Research Article

Association of Cytokine Gene Polymorphisms with Inflammatory Responses and Sepsis Outcomes in Surgical and Trauma Patients

Amália Cinthia Meneses do Rêgo and Irami Araújo-Filho

Published: 19 February, 2024 | Volume 8 - Issue 1 | Pages: 004-008

Sepsis, a life-threatening condition triggered by infection, poses a significant healthcare challenge with high mortality rates. The interplay between genetics and the immune response in sepsis, particularly in surgical and trauma patients, is complex and critical. Genetic polymorphisms, particularly in cytokine genes like TNF-α, IL-6, and IL-8, have been extensively studied for their influence on sepsis susceptibility, severity, and outcomes. Polymorphisms can alter gene expression and cytokine production, leading to variations in immune responses. Studies have also explored polymorphisms concerning sepsis in genes encoding CD86, TLR4, and SIRT6. This review highlights the association between genetic polymorphisms and inflammatory responses, focusing on their impact on sepsis outcomes in surgical and trauma patients. Genetic variations play a significant role in sepsis risk, severity, and prognosis, with potential implications for personalized therapeutic strategies. Biomarkers such as cytokine gene polymorphisms may aid in predicting sepsis risk and guiding treatment decisions. Complementary therapies like acupuncture and novel biomarkers like microvesicles carrying mitochondrial content provide additional avenues for personalized sepsis management. Furthermore, multiomics approaches offer promise in predicting postoperative outcomes in surgical patients. Understanding the genetic basis of sepsis is essential for improving prevention, diagnosis, and treatment, ultimately leading to better clinical outcomes. Combining genomics, bioinformatics, and clinical expertise, precision medicine can revolutionize sepsis management by tailoring interventions to individual genetic profiles, thus enhancing patient care and outcomes.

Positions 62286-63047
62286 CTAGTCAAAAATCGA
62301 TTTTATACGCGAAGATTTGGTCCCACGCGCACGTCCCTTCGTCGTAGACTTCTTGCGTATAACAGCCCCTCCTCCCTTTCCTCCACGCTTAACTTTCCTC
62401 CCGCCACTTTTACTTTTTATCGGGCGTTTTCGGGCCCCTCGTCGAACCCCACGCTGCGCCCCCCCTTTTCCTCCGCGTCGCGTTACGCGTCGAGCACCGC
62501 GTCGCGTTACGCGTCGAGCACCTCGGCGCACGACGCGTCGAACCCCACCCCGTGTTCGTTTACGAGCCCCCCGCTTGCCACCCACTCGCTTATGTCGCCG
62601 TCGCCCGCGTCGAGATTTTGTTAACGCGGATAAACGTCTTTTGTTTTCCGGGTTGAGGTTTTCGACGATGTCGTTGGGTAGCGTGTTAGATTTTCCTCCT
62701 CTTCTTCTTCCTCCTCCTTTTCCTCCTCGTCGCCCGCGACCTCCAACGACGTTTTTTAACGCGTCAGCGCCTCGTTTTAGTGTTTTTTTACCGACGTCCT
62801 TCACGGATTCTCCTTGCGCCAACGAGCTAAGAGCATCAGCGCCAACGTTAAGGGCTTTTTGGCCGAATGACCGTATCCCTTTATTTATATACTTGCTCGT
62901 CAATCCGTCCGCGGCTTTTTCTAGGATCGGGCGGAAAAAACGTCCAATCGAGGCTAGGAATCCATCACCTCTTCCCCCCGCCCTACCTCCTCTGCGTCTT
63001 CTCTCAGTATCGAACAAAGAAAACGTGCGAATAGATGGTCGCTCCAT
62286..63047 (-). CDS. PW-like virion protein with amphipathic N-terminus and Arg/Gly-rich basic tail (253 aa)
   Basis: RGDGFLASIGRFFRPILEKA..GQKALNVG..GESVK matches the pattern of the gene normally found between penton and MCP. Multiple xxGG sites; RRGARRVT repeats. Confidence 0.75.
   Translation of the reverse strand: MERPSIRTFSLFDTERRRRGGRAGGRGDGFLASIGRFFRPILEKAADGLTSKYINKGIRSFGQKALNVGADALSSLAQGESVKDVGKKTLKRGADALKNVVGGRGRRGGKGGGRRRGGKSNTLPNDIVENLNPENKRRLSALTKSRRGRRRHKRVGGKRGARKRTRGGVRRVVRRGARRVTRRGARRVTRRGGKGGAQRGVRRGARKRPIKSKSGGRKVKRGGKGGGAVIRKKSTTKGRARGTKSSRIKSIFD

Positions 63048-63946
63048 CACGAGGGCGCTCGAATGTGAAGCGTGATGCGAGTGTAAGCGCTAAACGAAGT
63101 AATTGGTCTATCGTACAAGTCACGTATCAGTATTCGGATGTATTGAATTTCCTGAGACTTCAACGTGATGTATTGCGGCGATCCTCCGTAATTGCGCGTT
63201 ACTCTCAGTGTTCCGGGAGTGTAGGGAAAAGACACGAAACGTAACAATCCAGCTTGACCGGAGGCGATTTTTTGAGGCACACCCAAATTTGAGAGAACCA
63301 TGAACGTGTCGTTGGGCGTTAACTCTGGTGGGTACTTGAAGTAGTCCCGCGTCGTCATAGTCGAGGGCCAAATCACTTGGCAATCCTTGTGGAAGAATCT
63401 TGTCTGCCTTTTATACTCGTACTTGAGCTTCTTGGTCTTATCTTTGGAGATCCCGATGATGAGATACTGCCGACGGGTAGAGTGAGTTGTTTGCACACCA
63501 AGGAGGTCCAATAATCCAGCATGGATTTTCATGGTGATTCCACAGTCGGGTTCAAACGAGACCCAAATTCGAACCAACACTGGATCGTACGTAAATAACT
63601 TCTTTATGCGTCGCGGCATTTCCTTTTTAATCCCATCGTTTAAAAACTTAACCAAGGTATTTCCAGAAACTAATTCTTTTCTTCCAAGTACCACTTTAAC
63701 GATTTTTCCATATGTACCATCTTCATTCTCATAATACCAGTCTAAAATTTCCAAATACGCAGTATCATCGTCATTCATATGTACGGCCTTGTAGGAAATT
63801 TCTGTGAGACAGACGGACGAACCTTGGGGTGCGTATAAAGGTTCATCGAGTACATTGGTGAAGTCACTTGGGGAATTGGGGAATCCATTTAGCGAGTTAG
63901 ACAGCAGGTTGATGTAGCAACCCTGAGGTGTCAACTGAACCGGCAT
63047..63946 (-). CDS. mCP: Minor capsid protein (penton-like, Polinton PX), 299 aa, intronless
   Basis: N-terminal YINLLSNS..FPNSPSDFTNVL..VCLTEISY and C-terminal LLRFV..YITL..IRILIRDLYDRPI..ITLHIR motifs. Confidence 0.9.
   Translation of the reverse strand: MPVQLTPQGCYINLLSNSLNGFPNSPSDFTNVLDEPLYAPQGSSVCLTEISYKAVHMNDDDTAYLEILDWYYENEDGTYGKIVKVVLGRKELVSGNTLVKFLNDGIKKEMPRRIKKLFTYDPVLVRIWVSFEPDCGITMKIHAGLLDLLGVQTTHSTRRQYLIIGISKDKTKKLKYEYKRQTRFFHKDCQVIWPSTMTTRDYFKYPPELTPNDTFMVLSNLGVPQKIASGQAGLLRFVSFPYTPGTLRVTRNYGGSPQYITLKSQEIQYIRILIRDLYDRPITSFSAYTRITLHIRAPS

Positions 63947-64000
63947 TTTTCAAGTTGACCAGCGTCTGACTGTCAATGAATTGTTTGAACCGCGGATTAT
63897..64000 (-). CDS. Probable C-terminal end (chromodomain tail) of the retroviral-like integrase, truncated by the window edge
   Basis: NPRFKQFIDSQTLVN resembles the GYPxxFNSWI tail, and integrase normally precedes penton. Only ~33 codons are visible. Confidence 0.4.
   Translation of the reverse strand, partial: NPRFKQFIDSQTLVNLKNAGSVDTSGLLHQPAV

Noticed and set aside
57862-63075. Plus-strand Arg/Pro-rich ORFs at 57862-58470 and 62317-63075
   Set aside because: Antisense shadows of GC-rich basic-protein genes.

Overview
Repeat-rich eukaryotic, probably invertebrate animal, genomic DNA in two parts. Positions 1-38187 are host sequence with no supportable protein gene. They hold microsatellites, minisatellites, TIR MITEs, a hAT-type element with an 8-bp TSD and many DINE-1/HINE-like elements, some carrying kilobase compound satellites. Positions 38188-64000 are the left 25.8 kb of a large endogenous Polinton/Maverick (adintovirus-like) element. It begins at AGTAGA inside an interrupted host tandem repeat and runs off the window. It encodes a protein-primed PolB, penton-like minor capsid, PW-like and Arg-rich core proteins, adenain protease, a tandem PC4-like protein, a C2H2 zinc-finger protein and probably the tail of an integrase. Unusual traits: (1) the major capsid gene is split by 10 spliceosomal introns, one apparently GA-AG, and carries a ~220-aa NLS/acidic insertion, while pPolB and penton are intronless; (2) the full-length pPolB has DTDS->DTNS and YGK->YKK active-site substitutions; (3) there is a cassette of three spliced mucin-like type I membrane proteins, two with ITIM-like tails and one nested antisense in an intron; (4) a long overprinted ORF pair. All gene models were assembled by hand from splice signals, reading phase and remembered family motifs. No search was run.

Read Full Article HTML DOI: 10.29328/journal.ascr.1001076 Cite this Article Read Full Article PDF


Operative surgical procedures; Postoperative period; Systemic inflammatory response syndrome; Sepsis; Genetic polymorphism; Prognostic factors


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